The new Birmingham Central Library opened earlier today in Birmingham, UK.
Here’s a roundup of coverage. The new 333,000 sq. ft. building cost $294 million/USD. We’ve also embedded a copy of the library’s visitor guide at the bottom of this post.
- Malala Yousafzai opens new library in Birmingham and declares: ‘books will defeat terrorism’ (via The Telegraph)
The library’s marketing chief Sarah Rowell told the BBC: “We want to get over the notion that libraries are quiet places where you’ll be shushed if you raise your voice … there’s room for activity, noise, joining-in and getting together with friends.”
The new building, designed by Dutch architects Mecanoo, replaces the adjacent 1974 brutalist concrete central library, which is to be demolished.
The Library of Birmingham, integrated with the REP theatre, has been developed from an educationally focused brief as a place of learning and community rather than a ‘traditional library model’, says Francine Houben, who led the design project. It includes several auditoriums, learning spaces and its own library theatre.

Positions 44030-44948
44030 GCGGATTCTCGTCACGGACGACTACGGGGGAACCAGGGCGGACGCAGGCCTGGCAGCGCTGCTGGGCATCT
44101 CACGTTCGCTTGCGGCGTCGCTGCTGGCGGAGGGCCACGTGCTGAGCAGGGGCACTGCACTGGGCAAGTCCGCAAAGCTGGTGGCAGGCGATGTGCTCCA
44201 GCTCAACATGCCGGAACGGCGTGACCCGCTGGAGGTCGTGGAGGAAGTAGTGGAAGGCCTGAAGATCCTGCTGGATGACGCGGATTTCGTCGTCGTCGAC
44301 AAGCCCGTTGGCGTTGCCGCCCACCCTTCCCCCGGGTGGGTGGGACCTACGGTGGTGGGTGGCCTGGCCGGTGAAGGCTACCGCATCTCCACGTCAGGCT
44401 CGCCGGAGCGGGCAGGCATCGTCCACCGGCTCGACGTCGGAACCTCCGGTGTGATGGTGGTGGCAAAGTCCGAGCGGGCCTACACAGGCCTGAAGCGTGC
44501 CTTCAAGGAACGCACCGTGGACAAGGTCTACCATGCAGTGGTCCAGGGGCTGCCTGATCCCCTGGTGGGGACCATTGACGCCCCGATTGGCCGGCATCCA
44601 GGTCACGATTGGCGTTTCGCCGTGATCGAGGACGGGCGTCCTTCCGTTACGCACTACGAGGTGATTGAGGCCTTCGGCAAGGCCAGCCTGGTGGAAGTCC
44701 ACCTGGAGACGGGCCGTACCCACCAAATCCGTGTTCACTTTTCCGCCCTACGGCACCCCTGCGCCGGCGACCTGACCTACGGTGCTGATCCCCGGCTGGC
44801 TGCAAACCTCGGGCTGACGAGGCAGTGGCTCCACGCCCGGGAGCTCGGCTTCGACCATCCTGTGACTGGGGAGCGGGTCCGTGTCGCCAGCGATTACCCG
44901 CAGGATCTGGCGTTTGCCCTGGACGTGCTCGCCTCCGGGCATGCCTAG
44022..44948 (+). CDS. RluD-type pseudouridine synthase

The interior spans an area of 29,000 sq m, making it the largest public library in Europe – is connected via a series of overlapping rotundas that serve as the main vertical circulation route.
“We wanted to make a building that brings coherence to the urban network and architectural rhythm of Birmingham,” said Mecanoo architect Francine Houben. “Our dream is to create a ‘people’s palace’: inviting, welcoming, inspiring for all ages and backgrounds; one that entices passers-by to enter and embark on a journey of discovery.”
The heart of the library will be the book rotunda, which houses much of the archive that will be on display to the public. This is ringed by four levels of circular balconies, accessible by zig-zagging elevators.
Packing archives, which has been happening since 2009, for the new Library of Birmingham, “has been mindblowing,” staff said.
Staff, working with relocation specialists Nexus Property Solutions, will finish the move this week.
Stuart Phile, head of specialist relocations with Nexus, said it was one of the largest tasks ever faced by the firm.
“There hasn’t been another job quite like this,” he said.
“In total, we have had 65 people working all day, plus weekends and evenings to get it all done.
“Broken down, it has taken 4,000 working days to complete it